Human Intelligence Should Not be AI’s Holy Grail

Human Intelligence Should Not be AI’s Holy Grail

Separating the signal from the noise in the quest to understand and define artificial intelligence.

Over the past few years, artificial intelligence has begun to dominate news cycles, and it has captured the attention—and the imagination—of entrepreneurs, investors, and consumers alike. What’s not fascinating about self-driving, on-demand transportation, and robotic assistants in the home?

As much as we talk about AI, many still wrongly compare artificial intelligence to human intelligence, suggesting that human intellect is the AI end goal. But it’s not. In fact, if 10 is the upper limit of intelligence, human intelligence is much closer to one than it is to 10.

Human Intelligence Is a Bar, Not “the” Bar

To many, the goal of AI is to create technology that can think like humans—but it’s oversimplifying to suggest that any human or AI intelligence can be rated on such a simple scale as “better” or “worse.” Some people excel at memorization, logic or emotional IQ, yet others thrive at the visual or auditory. Similarly, a form of AI may have strengths and weaknesses. Furthermore, why have a goal of just matching humans when outdoing them is within reach?

Many of the most promising applications of AI aren’t the ones that seem most like us, but rather, the ones that can do things we never even contemplated.

Think about all the dimensions where AI seems to have already surpassed human intellect. Can anyone you know translate a passage into any one of 300 languages within a fraction of a second, or instantly determine the optimal driving route to avoid all traffic? On many tasks, machines have already learned to outperform us.

What Should We Expect From Artificial Intelligence?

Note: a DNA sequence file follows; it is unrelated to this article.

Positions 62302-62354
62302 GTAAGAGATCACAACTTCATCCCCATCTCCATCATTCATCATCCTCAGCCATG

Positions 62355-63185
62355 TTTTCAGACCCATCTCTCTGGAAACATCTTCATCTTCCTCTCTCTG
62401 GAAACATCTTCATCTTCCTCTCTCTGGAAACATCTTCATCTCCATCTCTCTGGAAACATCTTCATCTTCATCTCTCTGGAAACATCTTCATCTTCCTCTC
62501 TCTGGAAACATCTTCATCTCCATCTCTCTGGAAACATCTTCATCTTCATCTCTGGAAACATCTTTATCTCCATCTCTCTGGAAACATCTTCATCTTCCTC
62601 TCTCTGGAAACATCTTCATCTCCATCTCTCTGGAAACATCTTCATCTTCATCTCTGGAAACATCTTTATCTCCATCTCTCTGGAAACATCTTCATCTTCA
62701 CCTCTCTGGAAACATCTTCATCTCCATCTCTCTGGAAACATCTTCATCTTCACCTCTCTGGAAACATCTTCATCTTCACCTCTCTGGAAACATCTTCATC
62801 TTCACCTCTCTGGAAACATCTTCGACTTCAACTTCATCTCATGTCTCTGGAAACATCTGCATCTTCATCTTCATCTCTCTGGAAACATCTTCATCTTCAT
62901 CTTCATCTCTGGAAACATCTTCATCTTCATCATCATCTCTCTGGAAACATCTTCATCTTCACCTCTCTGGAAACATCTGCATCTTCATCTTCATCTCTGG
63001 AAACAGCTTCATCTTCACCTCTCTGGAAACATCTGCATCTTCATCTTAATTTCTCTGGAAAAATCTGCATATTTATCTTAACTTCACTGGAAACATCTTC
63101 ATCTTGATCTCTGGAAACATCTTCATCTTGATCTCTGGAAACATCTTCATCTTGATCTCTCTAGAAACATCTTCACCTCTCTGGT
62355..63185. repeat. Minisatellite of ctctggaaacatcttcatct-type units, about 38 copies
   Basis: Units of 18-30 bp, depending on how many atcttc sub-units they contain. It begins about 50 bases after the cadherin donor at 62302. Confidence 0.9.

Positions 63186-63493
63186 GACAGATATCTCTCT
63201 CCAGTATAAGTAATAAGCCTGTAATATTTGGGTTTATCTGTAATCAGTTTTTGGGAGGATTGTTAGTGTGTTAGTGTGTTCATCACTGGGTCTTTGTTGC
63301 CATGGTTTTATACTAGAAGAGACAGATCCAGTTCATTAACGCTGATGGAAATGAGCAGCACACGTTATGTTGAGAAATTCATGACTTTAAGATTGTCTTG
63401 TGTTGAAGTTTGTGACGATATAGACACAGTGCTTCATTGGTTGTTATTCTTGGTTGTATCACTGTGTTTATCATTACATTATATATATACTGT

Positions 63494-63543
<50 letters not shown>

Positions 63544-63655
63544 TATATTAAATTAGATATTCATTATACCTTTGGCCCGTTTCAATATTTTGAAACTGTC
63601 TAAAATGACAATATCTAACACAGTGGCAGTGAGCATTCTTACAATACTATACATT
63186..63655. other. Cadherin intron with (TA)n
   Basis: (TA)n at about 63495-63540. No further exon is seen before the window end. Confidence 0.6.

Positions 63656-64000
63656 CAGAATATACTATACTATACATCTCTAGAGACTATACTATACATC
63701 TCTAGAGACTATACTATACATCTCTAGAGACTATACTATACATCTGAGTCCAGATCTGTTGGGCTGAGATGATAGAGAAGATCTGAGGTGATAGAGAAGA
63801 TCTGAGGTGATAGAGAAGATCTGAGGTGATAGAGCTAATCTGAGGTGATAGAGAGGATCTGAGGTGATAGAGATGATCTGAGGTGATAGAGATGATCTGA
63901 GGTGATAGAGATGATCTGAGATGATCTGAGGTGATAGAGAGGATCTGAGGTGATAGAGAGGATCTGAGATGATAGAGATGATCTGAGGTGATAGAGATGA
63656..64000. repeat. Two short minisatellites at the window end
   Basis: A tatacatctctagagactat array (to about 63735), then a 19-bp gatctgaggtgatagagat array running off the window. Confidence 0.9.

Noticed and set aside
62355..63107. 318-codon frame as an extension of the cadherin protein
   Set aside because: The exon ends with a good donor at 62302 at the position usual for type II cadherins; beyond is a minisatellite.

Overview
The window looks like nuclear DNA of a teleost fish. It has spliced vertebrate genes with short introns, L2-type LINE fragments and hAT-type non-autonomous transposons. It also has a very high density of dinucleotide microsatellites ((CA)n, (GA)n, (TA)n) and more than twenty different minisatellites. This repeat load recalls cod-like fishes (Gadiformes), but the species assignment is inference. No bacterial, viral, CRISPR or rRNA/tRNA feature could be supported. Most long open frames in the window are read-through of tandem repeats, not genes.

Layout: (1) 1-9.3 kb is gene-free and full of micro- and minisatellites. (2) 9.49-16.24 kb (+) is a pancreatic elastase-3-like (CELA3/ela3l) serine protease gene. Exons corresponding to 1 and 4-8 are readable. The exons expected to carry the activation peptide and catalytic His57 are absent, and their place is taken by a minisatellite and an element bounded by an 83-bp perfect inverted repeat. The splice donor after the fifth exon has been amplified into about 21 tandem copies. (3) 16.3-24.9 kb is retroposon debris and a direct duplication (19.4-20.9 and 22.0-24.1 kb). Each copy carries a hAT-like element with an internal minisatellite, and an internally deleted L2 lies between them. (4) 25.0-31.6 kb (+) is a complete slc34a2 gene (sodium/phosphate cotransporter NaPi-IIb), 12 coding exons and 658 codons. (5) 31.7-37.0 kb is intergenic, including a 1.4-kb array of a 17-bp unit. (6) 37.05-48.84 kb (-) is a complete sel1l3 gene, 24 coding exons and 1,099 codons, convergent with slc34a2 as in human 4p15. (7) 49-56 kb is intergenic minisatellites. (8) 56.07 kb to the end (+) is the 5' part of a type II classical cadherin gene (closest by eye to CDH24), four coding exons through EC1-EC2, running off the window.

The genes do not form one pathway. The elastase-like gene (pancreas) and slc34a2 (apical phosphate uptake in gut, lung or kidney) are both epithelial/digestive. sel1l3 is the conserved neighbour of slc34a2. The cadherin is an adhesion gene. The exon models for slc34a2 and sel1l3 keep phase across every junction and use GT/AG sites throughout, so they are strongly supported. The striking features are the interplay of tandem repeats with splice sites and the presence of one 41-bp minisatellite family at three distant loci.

Different types of AI are worth understanding. For instance, artificial general intelligence (AGI) requires no training data beyond direct “human” experience and mimics a human’s ability to observe and interact with the world just as a child would. It is fun to imagine coexisting with machines that are relatively indistinguishable from humans, but it is not a useful benchmark for understanding the trajectory of AI, and how it will impact most products and industries.

Next-level impact during the coming decade will include domain-specific use cases that need reams of data and speedy algorithms. Domain-focused AI will disrupt entire industries and is already transforming advertising. For instance, each time an ad is served and not clicked, it is an extra data point to train the AI for future campaigns—a small opportunity for the system to learn, and more importantly, make new conclusions.

The Symbiotic Relationship Between Data and AI

Nearly every industry—from brick-and-mortar shopping and TV ads to mobile marketing and payments—is moving toward a digital reinvention that requires a massive amount of data, and so on. That’s exactly why I founded Factual—to power digital innovation with the highest-quality location data. And to build an engine for producing such data, we built our own AI, which is in turn fed by even more data from our partners—a terrific feedback loop.

The effectiveness of our proprietary AI can’t be easily compared to a human scale because the capabilities derive meaning from processing trillions of data points. Many of the most promising applications of AI aren’t the ones that seem most like us, but rather, the ones that can do things we never even contemplated.

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